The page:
Jason Hairston explains how constricted masculinity damages male relationships
Growing up in the city, I quickly learned how male vulnerability leads to questions about your manhood. There was constant pressure to prove you were “tough enough.” Many of my classmates would act out of character to create a tougher image of themselves. No one wanted to risk being characterized as “soft” or a “punk.” Fortunately, I was lucky to have a strong father who taught me the importance of standing up for myself. He showed me that love was part of the definition of manhood. It was obvious that most of the kids I knew did not have this kind of male role model in their lives. I was lucky.
Patriarchy aims to suppress (both consciously and unconsciously ) feminine “energy” in both women and men, creating generations of men that equate expressing love and pain as signs of weakness. Stereotypical masculinity is the most obvious gender performance for men, which means many men suppress their feminine side, including qualities such as compassion, cooperation, emotional honesty and creativity. This emotional suppression warps who we truly are as boyfriends, husbands, fathers and sons.
Male peer pressure creates boys who hold back emotions to protect themselves from being judged. Eventually, the accumulating emotional pain reaches a boiling point, overflows and ultimately manifests itself in the form of violence. This violence is encouraged by many people as the best way to resolve problems. Many boys do not learn emotional intelligence skills early on. Instead, they’re encouraged to “man up” to defend a particular type of masculinity, which fuels their aggression. This common dysfunctionality bleeds into men’s relationships with women. Whereas many women want to connect with men on a deeper emotional level, the process is strained when a man lacks the experience of embracing his emotions and expressing himself. This denial of self-expression leads many men to live their lives in an emotional coma.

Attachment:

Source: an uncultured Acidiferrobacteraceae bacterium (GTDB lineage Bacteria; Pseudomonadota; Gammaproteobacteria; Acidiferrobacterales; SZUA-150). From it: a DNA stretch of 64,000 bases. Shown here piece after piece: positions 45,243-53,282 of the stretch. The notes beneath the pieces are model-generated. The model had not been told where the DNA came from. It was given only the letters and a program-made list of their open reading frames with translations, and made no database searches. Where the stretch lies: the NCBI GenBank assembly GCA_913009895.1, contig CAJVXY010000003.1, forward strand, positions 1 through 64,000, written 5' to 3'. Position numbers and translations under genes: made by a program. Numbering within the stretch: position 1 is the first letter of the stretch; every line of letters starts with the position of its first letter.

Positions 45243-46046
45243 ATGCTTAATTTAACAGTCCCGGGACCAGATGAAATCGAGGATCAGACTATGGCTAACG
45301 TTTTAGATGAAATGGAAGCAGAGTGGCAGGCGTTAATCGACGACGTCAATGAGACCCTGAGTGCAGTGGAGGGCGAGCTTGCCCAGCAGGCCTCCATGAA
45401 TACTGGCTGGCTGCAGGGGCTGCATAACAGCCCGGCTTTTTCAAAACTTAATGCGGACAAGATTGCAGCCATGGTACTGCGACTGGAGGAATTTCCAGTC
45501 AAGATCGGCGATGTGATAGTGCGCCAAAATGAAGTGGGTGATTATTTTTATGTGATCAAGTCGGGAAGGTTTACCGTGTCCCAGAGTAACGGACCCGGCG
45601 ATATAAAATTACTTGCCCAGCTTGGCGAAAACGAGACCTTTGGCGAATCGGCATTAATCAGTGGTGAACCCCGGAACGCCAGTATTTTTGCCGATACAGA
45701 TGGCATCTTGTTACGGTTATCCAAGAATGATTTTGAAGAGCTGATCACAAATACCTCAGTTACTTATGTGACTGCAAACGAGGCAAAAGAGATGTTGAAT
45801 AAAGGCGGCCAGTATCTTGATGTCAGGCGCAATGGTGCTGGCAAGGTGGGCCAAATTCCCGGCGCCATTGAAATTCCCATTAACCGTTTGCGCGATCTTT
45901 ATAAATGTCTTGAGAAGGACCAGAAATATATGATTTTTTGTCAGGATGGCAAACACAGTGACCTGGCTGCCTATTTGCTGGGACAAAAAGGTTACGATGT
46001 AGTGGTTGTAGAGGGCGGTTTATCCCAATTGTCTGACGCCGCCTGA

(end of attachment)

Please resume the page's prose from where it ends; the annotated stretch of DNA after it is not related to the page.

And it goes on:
So how do men break this vicious cycle of emotional disequilibrium and violence? In the context of both culture and relationships, the key is for all of us (men and women) to take on the responsibility of redefining manhood. We should no longer allow the media to define it for us.
It is important for women to know how they can assist in helping men wake up from this emotional coma by doing the following things:
1. Stop supporting and looking for machismo and violence in a man.
2. Stop labeling men who express pain or who ask for help as weak
3. Choose to nurture a man with an open heart and support his goals of becoming a complete human being
It is important for men to know how they can assist each other in breaking this emotional coma cycle by doing the following things:
1. Stop ridiculing other men for expressing their emotion, compassion and pain. Instead, support complex masculinity
2. Stop equating manhood to violence
3. Choose to be completely open with women by being fully present and emotionally available
4. Support and encourage creativity in men
If Jesus were alive today, would we call him a “punk” or “soft” for expressing unconditional love? If Martin Luther King or Mahatma Gandhi were alive today, would we chastise them for advocating love and renouncing violence? Ironically, we celebrate the lives of these powerful men but choose to castrate those who attempt to walk in their footsteps.
We can create a stronger community for our families if all men choose to embrace our feminine traits along with our masculine ones. When this happens, positive competition transforms into a desire to be better and more complete humans being for the sake of the entire group instead of for self-gain. The expression of emotional pain becomes acknowledged and nurtured instead of ridiculed. An expression of love starts to be recognized as strength instead of weakness.
If we want a better world with better relationships, we first have to work toward being better—and more complete—individuals.
image credit: Flickr/William Brawley